-Theme of control
When do you feel controlled, or out of control?
-The character as he/she falls asleep, the feeling of being so out of control as your mind evaluates life
-A ballet dancer with strict teacher feeling the pressure and stress from everything until but is just craving attention.
-A young girl’s Grandad commits suicide, how It left her questioning control and how out of control she felt and so must he. And then a close family friend commits suicide and she feels completely out of control as, how can two people just disappear.
-A housewife from the 50’s who feels no control and is utter controlled by her husband and she is having an affair which gives her the feeling of control.
-A girl who is under constant pressure to make her parents proud to live up to an expectation that seems so out of reach, not driven by stress from her parents but by the stress and expectations she places on herself, she is desperate for recognition.
–A teenage girl (16) She has voices in their head, feeling completely normal but the voices and her body has gone crazy. She feels so out of control. Was in a car crash and woke up alive as her family was dead around her
Her whole family was killed in a car crash. She woke up alive as her family was dead around her. A scaring moment that changes her life. After the crash, she goes into depression and then the voices enter towards the end of chapter one
-The start of the chapter: She’s in school and sits in the classroom it’s raining. She and hears a car screech past this triggers the flashback…
-Flashback; Describing waking up, the blurred vision, stiff body. Very detailed description of how she feels and what she see’s. How it pains her to recall this.
-Back to sitting in school, describe the feeling of being stared at but not caring, describing the feeling of nothingness she feels. How she feels no motivation no belonging she feels physically in pain. She goes back to school after 1 month of decisions, with layers and adults, 1 month of pain, 1 month of crying. the voices in her head start to infiltrate her mind. They begin to tell her that everyone is out to get her, that the teachers, the lawyers, her friends are all trying to take you away from her family. They are telling her to act out to make a scene, they are telling her that her family left her, they didn’t want to be with her.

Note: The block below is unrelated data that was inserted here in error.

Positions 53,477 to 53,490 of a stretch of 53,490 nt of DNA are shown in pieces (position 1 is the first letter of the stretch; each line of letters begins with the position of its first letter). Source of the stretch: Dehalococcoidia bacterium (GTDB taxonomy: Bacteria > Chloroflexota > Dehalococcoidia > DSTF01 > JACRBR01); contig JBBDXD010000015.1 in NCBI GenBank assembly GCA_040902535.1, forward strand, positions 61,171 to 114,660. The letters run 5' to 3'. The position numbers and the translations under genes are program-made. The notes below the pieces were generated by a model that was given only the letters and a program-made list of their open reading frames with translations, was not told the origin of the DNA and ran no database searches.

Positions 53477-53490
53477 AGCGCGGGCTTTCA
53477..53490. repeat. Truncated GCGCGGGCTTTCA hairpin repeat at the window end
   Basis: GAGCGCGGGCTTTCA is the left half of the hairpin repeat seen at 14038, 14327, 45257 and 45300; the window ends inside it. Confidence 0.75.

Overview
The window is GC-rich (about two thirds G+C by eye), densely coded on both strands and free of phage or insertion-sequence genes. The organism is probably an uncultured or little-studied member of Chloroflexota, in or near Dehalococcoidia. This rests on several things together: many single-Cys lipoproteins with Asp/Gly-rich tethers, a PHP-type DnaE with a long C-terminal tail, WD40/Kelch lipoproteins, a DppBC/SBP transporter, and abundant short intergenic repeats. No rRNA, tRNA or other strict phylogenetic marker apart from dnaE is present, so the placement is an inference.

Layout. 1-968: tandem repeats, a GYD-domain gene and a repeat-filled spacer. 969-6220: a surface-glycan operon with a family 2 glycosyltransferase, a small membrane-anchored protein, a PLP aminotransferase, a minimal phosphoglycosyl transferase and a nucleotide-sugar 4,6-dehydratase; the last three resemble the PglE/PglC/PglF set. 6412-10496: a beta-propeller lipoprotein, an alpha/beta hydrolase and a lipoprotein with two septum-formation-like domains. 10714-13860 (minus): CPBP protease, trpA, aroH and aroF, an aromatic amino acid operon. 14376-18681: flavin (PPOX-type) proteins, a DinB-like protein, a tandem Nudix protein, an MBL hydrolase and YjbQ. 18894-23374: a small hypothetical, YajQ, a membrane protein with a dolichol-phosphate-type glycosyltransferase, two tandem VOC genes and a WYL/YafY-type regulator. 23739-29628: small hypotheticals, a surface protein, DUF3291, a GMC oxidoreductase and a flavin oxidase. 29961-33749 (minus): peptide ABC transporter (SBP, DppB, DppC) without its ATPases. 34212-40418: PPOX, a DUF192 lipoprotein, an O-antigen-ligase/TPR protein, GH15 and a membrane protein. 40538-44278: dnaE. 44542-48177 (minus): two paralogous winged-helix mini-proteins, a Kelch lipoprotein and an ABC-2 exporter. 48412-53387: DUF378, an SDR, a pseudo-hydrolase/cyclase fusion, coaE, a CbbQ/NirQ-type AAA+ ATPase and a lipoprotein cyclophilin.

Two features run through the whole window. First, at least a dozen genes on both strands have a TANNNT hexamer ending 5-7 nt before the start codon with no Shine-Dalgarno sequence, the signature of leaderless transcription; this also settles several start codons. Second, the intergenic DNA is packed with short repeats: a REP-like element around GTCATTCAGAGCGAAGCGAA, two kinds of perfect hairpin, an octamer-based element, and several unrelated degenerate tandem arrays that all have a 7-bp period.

She experiences a lack of control, (panik) as she can see that these voices are controlling her physical self, but her mind is still fine she is in a battle with the voices, as all she wants to do is grieve the loss of her family, she knows they didn’t leave her on purpose. but the voices are telling her to act out they are controlling her actions and she begins to act out say crazy things in class,
End of the chapter is, options, her falling asleep, being dragged away by the teacher in the class or counselor etc, running out of the classroom in a hurry and tripping over, she just lays there as her mind in jammed full of craziness and a ringing of voices.
-Main character Girl, 16 years old,
-Her mother, father and older brother die in a car crash.
-Setting, Gravesend (U.K) winter time
-Point of view, First person from the protagonist
-Vocabulary, is teenage language, some cursive words, slang, eg… “I’m going nuts”
-Things to include: emotional numbing, feeling like she is living in an unreality, panic reactions, suspiciousness, antisocial personality disorder or dissociative disorders. Impulsivity, aggression, sexual acting out, eating disorders, alcohol or drug abuse, and self-destructive actions), intense rage, depression, or panic, fragmented thoughts, Lung, heart and chest pain is a physical symptom of depression. Feeling there was no safe place. Not being able to close their eyes without seeing the faces. “Triggers can come from anywhere at any time… a smell, a look/ glance, a vibe, a dream… how someone treats you. You are unable, as hard as you try, to turn it off.” — Mike T.